Causes Of Brown Spots On Your Teeth

Taking care of the teeth and gums assist you in avoiding bad breath and tooth decay. It also assists you in keeping gum disease at bay. An essential part of healthy oral hygiene is preventing, and being on the lookout for brown spots on your teeth. Brown spots on teeth can be subtle or visible. They range in the shade from yellowish to dark brown. They can be almost uniform or irregular in shape. Brown spots are frequently a sign of bad or poor oral hygiene. They might also indicate health concerns, like celiac disease.

Causes of Brown Spots

Discoloration and brown spots have several causes. They include:

Foods and Beverages

Tooth discolorations, including gray, brown, and yellow spots, can be led by what you ingest and drinks, such as:

  • Tea
  • Coffee
  • Blueberries
  • Pomegranates
  • Blackberries
  • Cola
  • Red Wine
Dark Spots On A Womans Skin


Tobacco is one of the most common causes of surface stains on teeth. Generally, nicotine is found in tobacco products like:

  • Cigarettes
  • Chewing tobacco
  • Pipe tobacco
  • Cigars

Tooth Decay

When the teeth enamel, the tough outer layer of the teeth, begins to wear away leads to tooth decay. Sticky bacteria substances of plaque are continuously forming in the teeth. When a person ingests, foods containing bacteria produce acid, sugar. If plaque is not brushed off from teeth on a daily basis, the acidic bacteria break down tooth enamel. It results in brown cavities and stains. When tooth decay left untreated, it’s a common cause of brown spots on your teeth.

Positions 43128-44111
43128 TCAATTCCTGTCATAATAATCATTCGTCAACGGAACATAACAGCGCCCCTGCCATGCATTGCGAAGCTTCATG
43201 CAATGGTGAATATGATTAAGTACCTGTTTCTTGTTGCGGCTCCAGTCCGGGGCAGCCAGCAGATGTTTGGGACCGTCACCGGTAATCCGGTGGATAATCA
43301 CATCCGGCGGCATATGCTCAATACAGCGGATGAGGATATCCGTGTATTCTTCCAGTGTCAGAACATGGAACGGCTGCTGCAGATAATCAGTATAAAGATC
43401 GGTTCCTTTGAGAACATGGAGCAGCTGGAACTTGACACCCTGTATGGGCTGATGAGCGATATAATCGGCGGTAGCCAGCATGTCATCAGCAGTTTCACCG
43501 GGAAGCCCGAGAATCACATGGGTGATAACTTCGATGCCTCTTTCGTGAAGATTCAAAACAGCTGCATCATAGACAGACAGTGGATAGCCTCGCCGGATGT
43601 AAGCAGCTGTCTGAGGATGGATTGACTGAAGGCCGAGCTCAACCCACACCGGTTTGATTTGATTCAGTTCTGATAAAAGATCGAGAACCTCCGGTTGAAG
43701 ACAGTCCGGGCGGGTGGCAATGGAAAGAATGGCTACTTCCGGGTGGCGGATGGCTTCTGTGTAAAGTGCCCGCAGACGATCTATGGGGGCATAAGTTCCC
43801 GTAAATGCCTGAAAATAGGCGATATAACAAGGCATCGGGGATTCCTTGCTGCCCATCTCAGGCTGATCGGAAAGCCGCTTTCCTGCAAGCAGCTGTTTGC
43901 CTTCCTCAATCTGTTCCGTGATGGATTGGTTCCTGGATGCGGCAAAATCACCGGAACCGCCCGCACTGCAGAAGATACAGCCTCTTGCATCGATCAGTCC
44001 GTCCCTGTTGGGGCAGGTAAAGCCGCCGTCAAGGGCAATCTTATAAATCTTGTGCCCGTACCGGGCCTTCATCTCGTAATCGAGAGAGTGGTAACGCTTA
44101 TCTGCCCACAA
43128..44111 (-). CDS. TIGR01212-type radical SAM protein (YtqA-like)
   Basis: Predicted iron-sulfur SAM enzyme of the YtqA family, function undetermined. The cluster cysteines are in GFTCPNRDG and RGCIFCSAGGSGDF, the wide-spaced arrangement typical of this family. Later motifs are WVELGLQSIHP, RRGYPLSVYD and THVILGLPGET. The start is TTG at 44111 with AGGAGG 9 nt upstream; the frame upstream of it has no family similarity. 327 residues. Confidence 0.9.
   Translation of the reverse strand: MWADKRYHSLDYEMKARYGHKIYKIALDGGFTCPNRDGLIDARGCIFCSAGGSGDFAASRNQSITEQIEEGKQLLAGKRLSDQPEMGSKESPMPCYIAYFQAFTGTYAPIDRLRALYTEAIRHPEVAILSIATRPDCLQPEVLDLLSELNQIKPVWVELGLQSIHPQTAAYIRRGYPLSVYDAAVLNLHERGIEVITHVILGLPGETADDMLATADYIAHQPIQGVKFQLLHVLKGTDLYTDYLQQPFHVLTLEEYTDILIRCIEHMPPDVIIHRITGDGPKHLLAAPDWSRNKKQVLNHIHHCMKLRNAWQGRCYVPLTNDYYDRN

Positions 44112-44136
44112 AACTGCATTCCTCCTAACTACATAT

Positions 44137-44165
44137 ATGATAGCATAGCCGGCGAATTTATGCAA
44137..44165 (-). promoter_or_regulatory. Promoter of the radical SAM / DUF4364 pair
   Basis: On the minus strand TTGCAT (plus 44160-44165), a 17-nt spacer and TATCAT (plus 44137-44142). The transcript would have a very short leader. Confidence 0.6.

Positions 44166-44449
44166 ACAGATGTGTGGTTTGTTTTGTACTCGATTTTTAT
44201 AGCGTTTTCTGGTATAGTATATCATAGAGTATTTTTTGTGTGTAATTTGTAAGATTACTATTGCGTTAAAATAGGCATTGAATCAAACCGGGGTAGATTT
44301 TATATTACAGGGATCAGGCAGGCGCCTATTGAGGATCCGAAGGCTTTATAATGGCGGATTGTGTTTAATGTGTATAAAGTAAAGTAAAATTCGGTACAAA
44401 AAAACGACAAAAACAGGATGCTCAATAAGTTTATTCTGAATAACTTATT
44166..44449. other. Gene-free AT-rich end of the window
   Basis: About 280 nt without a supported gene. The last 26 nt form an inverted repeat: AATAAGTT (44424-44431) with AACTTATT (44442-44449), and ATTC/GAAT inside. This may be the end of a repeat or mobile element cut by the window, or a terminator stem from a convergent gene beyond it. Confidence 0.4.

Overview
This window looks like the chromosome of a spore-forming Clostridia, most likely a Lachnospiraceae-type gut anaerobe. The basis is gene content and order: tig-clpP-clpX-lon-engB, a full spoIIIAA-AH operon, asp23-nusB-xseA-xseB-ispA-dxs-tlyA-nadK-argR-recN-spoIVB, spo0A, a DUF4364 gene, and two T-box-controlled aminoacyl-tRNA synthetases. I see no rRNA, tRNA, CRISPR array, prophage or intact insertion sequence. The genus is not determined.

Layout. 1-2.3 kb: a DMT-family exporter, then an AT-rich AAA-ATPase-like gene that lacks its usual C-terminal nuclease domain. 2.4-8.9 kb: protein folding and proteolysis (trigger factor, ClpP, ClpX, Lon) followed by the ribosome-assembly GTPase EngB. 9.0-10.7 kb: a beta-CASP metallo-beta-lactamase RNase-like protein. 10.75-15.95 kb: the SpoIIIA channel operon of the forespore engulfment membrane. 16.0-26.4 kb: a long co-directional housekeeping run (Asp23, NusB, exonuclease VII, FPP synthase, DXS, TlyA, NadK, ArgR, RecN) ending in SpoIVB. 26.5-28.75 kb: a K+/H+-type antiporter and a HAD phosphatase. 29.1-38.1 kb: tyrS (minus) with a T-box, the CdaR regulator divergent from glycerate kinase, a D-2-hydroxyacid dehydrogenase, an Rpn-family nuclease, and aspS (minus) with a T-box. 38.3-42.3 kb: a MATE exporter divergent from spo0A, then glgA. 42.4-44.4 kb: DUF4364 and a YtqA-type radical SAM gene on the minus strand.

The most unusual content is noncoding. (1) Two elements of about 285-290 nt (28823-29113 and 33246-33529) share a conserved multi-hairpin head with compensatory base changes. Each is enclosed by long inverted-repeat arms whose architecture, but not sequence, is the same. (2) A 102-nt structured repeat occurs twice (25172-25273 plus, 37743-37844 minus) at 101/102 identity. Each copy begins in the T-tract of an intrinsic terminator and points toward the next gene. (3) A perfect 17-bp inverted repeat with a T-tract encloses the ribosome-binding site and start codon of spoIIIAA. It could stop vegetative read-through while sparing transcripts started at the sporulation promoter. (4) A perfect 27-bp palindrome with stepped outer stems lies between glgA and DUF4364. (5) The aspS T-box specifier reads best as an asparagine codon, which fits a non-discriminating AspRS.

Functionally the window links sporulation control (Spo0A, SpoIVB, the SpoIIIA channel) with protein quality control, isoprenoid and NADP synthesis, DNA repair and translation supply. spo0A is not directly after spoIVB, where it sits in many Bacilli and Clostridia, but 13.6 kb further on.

When people don’t remove plaque routinely, it can tougher, turning into tartar. It can appear along your gum line and also range in color from yellowish to dark brown.


Fluoride in water protect your teeth, but excessive use of fluoride can lead to dental fluorosis. It is normally occurring in kids while their teeth are erupting, below the gum line. Fluorosis is commonly mild and becomes noticeable on the appearance of lacy, white markings. Severe fluorosis is rare, but when it happens, the enamel of teeth becomes pitted as well as brown spots appear.


Antibiotics can also stain the teeth. It’s most likely to occur in kids who have teeth that are still developing. Brown teeth also occur in kids if their mothers took antibiotics or other medications during pregnancy. A medication used for permanent neonatal diabetes mellitus may also lead to brown spots on teeth.

Taking proper care of the teeth will assist you in keeping them white, bright, and spot-free. Don’t forget to brush, floss, and rinse your mouth after every meal!